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Patrick Goldstein and James Rainey
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Viagra's new TV ad has got the blues: The Chicago blues

Howlin_wolf My 12-year-old son and I are the kind of stone cold baseball fans who manage to watch way, way too much baseball this time a year, first with the pennant races in gear, now with the playoffs underway. And no matter what station we've watched games on in the past few weeks, we've always seen the same TV commercial, over and over, touting the benefits of Viagra. Clearly the makers of Viagra have decided that male baseball fans, excepting certain 12-year-olds, are the perfect middle-aged demographic for the product.

The ad itself is very low-key, almost like a haiku. (You can watch it here.) A cool, graying guy in jeans and a T-shirt (think Steve McQueen at 50) stops at a gas station in the middle of the desert when his car overheats. He hops out, buys some bottled water, takes a swig himself, puts the rest in the radiator and he's on his way home, where's there a light in the upstairs window, presumably signaling the presence of a female partner eager for his arrival. The visuals are simple but effective, hardly in need of the voice-over hammering home the ad's message: "This is the age of knowing how to get things done." I mean, guys, you had us with the bottled water gurgling into the radiator.

But what makes the ad so memorable is the music. My son, who's a big blues fan, heard it right away. All the through the ad, groaning and growling and playing his harmonica, is Howlin' Wolf, doing his 1956 blues hit, "Smokestack Lightning." Obviously today's commercials use a lot of unusual music to sell products, but this has to be a first, to build a Viagra ad around a half-century old blues song that has been re-recorded a thousand times but was never a hit itself, except in the juke joints of Chicago and the deep South. The men who first heard Wolf singing the song would have to be in their 70s and 80s today. That's a pretty ancient demographic, even by Viagra standards. (Wolf himself died in 1976.)

So how did Howlin' Wolf, a gruff, imposing man who at 6-6 and 300 pounds was built like a defensive tackle, end up being used to tout Viagra to middle-aged couch potatoes watching baseball games? I finally managed to make contact with Jean Scofield and Marianne Besch at McGarryBowen, the ad agency that did the commercial. Scofield, who's a music producer at the agency, says they explored all sorts of different music, but kept coming back to the blues.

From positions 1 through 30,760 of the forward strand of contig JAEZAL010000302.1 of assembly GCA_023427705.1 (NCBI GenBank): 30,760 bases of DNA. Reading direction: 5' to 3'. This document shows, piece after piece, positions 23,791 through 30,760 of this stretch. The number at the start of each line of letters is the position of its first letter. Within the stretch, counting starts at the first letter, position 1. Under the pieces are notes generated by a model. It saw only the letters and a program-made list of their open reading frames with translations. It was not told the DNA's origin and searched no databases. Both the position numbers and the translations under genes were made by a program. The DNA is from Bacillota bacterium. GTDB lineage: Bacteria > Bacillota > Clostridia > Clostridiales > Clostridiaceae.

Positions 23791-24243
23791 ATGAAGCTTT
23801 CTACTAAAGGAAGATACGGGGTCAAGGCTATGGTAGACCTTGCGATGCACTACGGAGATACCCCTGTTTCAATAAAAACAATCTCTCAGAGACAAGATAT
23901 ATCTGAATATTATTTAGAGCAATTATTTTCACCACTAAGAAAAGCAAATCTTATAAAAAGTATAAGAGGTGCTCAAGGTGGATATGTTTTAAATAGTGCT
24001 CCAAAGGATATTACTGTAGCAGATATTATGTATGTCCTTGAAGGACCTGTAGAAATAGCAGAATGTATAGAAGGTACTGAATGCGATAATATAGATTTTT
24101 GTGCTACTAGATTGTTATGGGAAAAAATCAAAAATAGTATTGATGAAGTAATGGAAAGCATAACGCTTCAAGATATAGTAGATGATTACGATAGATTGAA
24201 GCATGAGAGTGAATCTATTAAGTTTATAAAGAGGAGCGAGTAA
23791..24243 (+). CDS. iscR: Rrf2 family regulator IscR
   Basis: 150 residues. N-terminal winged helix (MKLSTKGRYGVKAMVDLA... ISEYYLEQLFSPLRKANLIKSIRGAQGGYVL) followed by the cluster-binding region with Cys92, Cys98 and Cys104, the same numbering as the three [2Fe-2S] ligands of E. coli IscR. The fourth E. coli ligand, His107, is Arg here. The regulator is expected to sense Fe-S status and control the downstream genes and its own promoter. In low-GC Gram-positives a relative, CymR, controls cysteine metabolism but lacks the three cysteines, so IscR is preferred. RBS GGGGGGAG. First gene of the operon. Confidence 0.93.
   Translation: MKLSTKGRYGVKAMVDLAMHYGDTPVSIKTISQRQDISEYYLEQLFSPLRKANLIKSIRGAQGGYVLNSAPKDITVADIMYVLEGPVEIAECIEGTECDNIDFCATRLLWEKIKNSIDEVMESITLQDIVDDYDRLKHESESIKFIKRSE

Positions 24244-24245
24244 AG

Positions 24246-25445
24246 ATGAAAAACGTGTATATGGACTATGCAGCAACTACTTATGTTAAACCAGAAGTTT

"For us, the blues just sounded truthful," she told me. "It resonates with people in a really authentic way. And that led us to Howlin' Wolf, who was one of the great pioneers of the blues. So he was a great figure for us to draw from. As soon as we listened to 'Smokestack Lightning,' with his unmistakable vocals and harmonica performance, we thought it was the perfect way to accompany the story we were telling."

Besch, who's an executive creative director at McGarryBowen, said Wolf's music radiated another key ingredient in the Viagra campaign--masculinity. "Wolf's song has a really confident vibe to it," she said. "It felt so masculine--it really communicated the gritty tone and style of who this guy really is." 

All that AdSpeak aside about confidence and masculinity, I gotta think that if Wolf were alive today, he'd get a huge kick of hearing one of his songs being used to plug Viagra, once someone explained to him exactly what the product was for. I saw Wolf a couple of times when I was a teenager and even in the twilight of his career he oozed sex appeal, always drawing oohs and aahs from South Side Chicago women watching him work his magic in the local blues clubs. In fact, if you listen to the lyrics of some of Wolf's hits, like "Back Door Man," "The Red Rooster" and "Wang Dang Doodle," you could say that Wolf understood the essence of Viagra, long before it was even invented.